To stay or not to stay
There is a struggle inherent in many love relationships. It is a struggle for dominance, to decide who will be in charge.
During the courtship, there is a delicious mutual attraction of mind and body, and a feeling of having met that special person who completes us. But it doesn’t last. Eventually there is friction when one asks or demands, and the other doesn’t like being bossed around or disagrees. Sometimes it gets nasty, with increasingly angry and bitter dialogues. For others, it is a gradual drifting away until there is nothing left.
Sadly, for all too many the outcome is a separation and divorce. Some then start over with some other true love who will supply what was missing the last time. Yet often, instead of finding that the grass is greener on the other side, we discover the same old conflicts and problems have followed us into the new situation. As so many have learned, no matter where you go, there you are, and when it comes to relationships, we repeat our old patterns in new settings with new partners.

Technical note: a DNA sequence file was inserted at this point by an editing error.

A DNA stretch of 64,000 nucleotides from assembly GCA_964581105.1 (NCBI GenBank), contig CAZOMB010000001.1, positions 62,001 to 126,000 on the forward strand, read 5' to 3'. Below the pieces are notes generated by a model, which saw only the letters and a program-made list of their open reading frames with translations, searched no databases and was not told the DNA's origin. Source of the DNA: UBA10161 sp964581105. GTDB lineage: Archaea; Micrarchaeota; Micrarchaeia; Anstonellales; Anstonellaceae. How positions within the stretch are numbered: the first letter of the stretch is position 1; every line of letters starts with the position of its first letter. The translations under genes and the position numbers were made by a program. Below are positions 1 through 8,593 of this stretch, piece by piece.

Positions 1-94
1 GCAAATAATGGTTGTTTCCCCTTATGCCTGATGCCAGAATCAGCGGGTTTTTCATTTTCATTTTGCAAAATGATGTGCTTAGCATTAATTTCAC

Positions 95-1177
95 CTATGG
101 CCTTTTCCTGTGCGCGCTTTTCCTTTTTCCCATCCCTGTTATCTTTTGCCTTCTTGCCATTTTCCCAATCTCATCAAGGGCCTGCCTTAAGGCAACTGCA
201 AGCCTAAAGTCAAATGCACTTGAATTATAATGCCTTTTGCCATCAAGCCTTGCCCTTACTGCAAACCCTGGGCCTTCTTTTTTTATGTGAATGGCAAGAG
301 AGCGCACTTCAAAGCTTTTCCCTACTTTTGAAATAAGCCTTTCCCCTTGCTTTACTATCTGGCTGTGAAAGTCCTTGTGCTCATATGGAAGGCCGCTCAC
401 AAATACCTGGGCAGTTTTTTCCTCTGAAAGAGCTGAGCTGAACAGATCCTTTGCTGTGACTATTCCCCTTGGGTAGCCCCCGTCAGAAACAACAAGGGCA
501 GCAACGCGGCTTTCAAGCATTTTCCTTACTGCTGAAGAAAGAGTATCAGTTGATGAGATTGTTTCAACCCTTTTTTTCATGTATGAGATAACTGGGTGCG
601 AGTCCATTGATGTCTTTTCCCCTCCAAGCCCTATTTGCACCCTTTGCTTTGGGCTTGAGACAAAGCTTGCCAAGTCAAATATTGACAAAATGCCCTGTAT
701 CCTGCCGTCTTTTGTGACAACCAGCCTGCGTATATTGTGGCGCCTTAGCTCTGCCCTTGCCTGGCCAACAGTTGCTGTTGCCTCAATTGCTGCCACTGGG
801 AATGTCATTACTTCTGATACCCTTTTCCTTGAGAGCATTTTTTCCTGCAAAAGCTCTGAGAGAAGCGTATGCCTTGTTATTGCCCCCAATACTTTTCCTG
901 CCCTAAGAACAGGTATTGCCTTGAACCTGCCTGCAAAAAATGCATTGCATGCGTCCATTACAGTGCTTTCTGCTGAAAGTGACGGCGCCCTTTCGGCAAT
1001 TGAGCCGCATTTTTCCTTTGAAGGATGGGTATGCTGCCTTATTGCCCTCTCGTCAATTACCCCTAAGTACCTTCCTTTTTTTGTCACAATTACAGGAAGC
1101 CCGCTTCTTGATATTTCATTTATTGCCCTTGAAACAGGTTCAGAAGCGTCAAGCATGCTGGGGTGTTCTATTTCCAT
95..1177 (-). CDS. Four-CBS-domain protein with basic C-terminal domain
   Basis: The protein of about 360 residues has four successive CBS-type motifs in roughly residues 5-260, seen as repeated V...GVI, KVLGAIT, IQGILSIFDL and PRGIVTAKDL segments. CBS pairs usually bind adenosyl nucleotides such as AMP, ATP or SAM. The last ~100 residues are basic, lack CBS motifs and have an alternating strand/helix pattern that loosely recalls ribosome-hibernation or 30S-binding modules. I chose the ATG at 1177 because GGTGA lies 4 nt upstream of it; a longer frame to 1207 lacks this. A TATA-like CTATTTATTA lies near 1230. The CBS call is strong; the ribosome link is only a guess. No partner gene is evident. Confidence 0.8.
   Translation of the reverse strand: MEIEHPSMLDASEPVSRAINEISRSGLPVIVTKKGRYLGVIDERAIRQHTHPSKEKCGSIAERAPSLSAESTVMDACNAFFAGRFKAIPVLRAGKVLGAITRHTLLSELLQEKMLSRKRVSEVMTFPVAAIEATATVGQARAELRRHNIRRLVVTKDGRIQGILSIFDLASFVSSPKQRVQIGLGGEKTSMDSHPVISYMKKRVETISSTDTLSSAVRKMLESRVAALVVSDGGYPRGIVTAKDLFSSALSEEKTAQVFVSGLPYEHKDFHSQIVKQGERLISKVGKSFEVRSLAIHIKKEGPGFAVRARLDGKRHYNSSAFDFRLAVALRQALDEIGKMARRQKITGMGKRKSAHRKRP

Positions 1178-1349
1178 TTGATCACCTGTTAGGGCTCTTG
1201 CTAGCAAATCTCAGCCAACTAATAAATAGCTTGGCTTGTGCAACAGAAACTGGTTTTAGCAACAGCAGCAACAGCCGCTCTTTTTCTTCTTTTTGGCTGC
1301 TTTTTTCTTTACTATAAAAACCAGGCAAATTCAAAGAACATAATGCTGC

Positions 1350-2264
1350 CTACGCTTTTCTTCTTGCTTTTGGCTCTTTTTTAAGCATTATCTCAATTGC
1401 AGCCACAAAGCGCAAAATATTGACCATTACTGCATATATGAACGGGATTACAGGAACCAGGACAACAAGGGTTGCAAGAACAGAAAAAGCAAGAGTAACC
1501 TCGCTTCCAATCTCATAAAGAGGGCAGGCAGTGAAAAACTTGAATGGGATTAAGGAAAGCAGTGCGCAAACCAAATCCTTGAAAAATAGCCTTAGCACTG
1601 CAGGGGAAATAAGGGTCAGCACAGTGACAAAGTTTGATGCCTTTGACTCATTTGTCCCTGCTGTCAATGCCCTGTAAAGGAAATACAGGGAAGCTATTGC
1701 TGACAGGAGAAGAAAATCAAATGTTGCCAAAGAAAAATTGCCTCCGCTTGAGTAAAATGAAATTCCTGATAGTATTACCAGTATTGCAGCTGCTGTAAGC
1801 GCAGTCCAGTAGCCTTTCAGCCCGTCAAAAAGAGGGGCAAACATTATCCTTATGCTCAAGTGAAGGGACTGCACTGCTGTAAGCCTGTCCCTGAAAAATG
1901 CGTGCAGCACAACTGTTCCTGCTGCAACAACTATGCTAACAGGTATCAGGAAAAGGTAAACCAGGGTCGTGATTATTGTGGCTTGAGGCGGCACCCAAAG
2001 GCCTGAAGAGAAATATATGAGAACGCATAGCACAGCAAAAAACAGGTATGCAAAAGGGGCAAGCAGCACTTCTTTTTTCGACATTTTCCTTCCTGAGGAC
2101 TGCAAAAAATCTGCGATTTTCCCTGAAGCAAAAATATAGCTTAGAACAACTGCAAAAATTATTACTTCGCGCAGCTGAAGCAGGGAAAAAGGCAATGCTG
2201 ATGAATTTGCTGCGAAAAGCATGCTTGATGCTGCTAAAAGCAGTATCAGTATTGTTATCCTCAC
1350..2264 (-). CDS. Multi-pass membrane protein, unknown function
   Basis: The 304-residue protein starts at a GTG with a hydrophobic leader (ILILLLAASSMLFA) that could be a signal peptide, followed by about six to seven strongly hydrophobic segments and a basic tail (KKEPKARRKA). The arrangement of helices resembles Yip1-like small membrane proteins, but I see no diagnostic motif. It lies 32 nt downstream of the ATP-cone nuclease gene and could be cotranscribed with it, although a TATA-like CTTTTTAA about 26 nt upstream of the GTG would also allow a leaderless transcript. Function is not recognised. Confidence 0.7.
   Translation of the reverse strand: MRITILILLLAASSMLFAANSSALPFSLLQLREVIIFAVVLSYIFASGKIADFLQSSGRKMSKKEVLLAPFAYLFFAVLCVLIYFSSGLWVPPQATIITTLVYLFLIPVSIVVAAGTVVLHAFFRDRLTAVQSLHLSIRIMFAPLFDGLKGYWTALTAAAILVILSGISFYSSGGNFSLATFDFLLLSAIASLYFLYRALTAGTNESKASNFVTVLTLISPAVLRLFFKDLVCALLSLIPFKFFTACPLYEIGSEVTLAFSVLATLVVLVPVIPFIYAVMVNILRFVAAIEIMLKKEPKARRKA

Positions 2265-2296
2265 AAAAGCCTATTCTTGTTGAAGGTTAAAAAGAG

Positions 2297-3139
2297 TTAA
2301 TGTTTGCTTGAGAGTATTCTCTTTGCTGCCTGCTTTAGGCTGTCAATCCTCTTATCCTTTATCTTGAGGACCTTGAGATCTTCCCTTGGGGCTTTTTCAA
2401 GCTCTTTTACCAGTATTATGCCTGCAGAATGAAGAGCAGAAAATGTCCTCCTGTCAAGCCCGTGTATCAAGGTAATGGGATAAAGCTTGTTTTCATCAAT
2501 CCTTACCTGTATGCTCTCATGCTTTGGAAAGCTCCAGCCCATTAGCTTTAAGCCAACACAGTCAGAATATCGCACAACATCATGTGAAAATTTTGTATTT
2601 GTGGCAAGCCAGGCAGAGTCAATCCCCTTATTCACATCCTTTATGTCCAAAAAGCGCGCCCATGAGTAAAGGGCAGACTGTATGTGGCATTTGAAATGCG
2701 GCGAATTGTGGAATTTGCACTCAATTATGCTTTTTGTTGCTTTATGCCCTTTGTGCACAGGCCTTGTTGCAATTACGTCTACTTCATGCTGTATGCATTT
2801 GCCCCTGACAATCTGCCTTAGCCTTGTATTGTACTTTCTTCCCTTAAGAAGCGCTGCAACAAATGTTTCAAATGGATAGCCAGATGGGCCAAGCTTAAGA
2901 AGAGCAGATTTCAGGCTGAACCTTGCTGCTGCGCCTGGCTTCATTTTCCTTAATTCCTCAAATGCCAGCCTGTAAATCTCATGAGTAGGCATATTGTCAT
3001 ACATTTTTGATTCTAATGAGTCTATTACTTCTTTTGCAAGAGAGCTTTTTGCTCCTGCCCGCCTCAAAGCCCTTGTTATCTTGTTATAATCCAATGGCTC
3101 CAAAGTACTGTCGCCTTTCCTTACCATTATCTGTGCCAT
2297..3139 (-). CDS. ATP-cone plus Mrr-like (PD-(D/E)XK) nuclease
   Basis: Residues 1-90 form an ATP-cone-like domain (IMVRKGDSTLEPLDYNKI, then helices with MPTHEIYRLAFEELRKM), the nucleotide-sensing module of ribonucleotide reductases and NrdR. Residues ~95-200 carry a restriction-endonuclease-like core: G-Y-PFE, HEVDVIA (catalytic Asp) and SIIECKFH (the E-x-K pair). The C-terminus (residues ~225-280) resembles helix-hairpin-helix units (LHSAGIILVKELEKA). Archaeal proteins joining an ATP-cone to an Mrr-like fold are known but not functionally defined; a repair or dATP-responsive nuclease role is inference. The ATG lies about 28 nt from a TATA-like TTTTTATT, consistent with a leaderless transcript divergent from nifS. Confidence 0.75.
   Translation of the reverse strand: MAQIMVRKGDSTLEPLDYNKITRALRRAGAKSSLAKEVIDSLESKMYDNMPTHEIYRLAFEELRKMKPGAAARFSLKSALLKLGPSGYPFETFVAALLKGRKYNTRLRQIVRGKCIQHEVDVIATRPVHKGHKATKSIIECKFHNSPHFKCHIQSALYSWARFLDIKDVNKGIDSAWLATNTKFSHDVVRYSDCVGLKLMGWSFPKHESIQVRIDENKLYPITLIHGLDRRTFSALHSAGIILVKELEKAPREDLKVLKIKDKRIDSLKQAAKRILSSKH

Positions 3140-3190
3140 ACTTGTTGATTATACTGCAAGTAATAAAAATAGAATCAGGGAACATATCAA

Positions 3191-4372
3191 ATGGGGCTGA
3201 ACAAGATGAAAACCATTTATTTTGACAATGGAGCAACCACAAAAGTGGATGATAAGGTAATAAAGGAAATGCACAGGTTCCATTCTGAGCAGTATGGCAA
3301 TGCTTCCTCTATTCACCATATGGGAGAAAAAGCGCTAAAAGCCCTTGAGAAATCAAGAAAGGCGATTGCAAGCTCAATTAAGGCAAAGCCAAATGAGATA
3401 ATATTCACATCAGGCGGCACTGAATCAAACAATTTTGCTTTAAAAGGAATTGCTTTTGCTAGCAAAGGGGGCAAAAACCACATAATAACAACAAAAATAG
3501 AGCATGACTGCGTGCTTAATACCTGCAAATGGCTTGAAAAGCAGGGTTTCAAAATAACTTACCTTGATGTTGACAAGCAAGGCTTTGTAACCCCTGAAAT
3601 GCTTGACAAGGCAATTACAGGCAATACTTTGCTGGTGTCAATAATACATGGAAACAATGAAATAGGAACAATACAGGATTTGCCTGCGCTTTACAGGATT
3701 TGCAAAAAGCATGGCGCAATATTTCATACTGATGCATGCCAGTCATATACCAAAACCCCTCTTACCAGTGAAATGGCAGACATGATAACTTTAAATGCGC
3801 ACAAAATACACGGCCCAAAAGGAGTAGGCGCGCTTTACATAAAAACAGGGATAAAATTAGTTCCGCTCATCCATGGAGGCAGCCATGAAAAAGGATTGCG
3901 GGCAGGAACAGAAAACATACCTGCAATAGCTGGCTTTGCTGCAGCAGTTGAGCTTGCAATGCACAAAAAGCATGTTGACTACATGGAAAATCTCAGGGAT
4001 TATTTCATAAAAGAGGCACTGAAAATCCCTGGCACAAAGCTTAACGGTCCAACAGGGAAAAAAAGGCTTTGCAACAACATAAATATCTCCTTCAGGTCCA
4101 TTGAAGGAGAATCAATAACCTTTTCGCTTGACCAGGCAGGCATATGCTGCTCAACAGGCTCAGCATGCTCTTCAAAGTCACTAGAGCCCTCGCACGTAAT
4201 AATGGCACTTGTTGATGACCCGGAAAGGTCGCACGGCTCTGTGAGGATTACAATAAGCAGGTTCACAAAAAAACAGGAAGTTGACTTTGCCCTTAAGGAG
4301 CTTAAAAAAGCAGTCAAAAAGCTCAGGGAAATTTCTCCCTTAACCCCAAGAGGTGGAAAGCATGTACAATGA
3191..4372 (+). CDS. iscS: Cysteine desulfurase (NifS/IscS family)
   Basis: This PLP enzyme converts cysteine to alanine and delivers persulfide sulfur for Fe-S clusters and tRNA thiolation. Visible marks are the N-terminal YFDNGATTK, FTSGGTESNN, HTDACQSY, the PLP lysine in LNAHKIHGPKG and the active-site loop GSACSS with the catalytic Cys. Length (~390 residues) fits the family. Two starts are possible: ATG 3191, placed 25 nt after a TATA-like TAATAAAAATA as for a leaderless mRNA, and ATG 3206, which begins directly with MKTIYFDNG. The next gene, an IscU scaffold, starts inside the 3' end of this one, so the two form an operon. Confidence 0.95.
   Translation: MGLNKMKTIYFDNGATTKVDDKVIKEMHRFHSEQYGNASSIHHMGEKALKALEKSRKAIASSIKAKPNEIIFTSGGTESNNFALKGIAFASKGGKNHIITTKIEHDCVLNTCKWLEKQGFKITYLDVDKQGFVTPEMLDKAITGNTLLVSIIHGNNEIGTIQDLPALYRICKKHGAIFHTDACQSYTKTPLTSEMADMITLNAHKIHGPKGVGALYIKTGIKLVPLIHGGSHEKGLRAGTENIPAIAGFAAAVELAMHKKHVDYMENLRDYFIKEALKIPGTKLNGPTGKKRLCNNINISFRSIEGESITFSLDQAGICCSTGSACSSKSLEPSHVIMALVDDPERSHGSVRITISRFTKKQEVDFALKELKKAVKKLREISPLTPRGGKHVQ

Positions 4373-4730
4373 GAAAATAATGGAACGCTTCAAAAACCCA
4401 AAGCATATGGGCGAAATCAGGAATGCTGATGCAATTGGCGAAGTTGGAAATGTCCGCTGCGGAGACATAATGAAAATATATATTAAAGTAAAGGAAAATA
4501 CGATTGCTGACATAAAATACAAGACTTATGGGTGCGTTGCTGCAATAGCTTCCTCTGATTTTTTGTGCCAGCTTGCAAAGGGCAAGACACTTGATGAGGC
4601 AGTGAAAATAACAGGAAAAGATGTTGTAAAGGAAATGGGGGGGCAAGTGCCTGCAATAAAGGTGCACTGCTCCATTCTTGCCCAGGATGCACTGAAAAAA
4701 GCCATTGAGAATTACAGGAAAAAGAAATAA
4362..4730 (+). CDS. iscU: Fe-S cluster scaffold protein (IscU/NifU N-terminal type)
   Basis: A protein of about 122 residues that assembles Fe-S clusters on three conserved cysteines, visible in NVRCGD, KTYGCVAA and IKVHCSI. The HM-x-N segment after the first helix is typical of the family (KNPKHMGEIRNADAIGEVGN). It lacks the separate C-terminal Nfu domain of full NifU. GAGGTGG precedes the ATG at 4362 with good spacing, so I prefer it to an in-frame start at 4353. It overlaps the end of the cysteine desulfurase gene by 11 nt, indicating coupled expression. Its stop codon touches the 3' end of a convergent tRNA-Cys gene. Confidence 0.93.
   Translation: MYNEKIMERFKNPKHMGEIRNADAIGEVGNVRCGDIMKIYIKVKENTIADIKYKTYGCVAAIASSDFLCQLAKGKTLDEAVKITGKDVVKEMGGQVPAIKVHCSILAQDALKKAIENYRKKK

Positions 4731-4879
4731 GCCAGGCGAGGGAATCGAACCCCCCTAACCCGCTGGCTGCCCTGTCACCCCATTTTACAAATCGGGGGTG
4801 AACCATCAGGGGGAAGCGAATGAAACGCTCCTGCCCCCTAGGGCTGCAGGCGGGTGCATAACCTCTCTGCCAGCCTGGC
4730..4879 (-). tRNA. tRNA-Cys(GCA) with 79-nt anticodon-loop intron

Having lived through decades of commitment with all of its joy and strife, my counsel would be to stay the course if possible. There is depth and breadth of devotion and allegiance based on a foundation of love having grown familiar over time, especially when there are children in the mix. The best gift sometimes is to stay together and give the children a happy childhood.
If you realize you both have moved into other unrelated worlds and don’t have much to talk about anymore, start with basic respect. Communicate, be transparent, let the other know about the path you are embarking on, and try to understand and even embrace the new path they may be taking as well. Be aware, focused, and listen to their thoughts, even when they are “volcanoing” through one issue after another. Process it; wait a while without instantly reacting. When it comes to personal preferences, it’s not a debate, and conflict is not a productive option.
You may end up hitting a fork in the road with that “forever someone” who becomes a “once upon a time someone.” It’s good to remember that swell of innocent, mutual liking that eventually transformed into a loving bond. Hopefully, you can handle your stage left exit in a noble manner, gracefully and without acrimony. It can be a split with memories to be cherished of a past delightful partnership, as you both move on in peace to the next phase of your journeys.
Patrick J. Wood